In the 60’s it was “signs, signs, everywhere there’s signs.” Today in travel, we have the internet, and it is all about online forums and communities. For instance, Travel Research Online has the Community. These internet forums are quite valuable, especially to the home-based professional who typically operates without the benefit of a co-worker in the same office. They provide a connection to colleagues all across the country, with different specializations and levels of experience. Story after story can be told of an agent asking a question on a message board and receiving immeasurable help, from advice for handling difficult situations to destination recommendations. But, there is a problem!
I’ve noticed a disturbing trend at several of the online forums in which I participate: namely, the asking of very basic industry questions. Some examples include “What is a TC?” (when discussing group cruises), “How do I block group space?”, “Does my client need a visa?”, and many, many more. When I see these types of questions, in my mind, I immediately question the questioner.
From the client’s perspective, it’s expected that the travel professional have some basic level of education in the how-tos and what-nots of the travel industry. The client expects the professional to know MORE than he does, or at least know where to find that information. Otherwise, what good is that professional?
No one expects someone with a desire to go into business for themselves to just set up shop without first researching the industry, learning very basic ropes on business operations, and getting a grip on what they need to know before they open the doors, yet this happens all the time for travel sellers. The importance of a good basic education in the travel industry cannot be overstated. Message boards are good for networking, getting detailed, first-hand accounts of a property, or getting a handle on the latest natural disaster to affect our clients; they are NOT a suitable substitute for making an investment in your education.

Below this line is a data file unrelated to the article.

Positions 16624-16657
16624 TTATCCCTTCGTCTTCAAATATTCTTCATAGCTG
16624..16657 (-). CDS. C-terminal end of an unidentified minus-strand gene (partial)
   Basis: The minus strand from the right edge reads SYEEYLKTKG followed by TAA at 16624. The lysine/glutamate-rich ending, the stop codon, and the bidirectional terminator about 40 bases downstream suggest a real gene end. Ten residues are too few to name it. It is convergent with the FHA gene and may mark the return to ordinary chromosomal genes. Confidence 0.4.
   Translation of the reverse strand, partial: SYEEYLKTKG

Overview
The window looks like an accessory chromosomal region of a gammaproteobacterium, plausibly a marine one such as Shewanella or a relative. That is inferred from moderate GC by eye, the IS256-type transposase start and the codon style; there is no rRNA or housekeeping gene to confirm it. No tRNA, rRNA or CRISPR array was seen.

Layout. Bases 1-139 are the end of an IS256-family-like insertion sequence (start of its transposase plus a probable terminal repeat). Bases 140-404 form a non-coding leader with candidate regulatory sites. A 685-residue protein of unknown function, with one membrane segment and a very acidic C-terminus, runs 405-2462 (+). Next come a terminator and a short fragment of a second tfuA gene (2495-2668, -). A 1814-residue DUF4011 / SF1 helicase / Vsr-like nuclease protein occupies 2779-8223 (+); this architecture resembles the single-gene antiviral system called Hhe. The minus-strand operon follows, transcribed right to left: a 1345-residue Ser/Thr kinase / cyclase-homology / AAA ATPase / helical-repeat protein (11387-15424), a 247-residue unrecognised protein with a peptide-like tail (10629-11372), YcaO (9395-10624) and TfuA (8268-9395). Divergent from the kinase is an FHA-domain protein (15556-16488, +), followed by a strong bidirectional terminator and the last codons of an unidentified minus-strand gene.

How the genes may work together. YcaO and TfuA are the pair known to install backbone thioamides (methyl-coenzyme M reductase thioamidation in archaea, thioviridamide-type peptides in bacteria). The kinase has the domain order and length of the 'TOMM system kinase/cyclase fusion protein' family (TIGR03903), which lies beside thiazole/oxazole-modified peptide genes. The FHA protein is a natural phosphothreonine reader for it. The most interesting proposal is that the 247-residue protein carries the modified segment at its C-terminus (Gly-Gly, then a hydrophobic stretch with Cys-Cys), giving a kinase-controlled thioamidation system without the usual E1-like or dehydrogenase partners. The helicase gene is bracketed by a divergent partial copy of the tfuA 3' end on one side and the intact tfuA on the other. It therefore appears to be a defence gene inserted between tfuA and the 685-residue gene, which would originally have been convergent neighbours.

A formal education program at a community college or university may not be available to you, but if so take advantage of it. The Travel Institute has several courses that cover a wide range of travel niches and destinations. In fact, The Travel Institute’s Travel Agent Proficiency (TAP) course and exam provides an excellent base level for the travel industry as a whole, covering all aspects from selling air to cruises. The Certified Travel Associate (CTA) program is mid-level, with more detail given to all areas of travel, and the Certified Travel Counselor (CTC) program is widely regarded as a hallmark of knowledge and professionalism. Cruise specialists can highly benefit from the training provided by CLIA through their Associate Cruise Counsellor (ACC) and Master Cruise Counsellor (MCC) programs.
If you aren’t the type for a structured learning environment, Kelly Monagan’s Home Based Travel Agent Success Manual and Tom and Joanie Ogg’s various books provide a wealth of information that is essential for the serious professional. Also, consider books by Mike Marchev and the CD’s put out by Nolan Burris. Both cover aspects of the travel industry not typically found elsewhere. Travel Research Online, The Travel Institute, and other organizations in the industry sponsor webinars on a variety of topics as well.
Finding an experienced mentor in your area that you can meet with regularly on the phone or in person has also proven invaluable for many agents, especially if the mentor is willing to help you learn the basics rather than expecting you to have a basic level of understanding.
Yes, education like this costs money. There is no money more wisely spent, however, than on one’s education. After all, it is your business and your livelihood.
Steve Cousino, ACC, CTA, LS is a seven-year industry veteran and owner of Journeys By Steve and Exclusive Events At Sea. With Journeys By Steve, he offers up independent cruise vacations, escorted tours of Europe and the Holy Land, and culinary-themed travel His newest venture, Exclusive Events At Sea, focuses on producing special event groups at sea. He can be reached at firstname.lastname@example.org.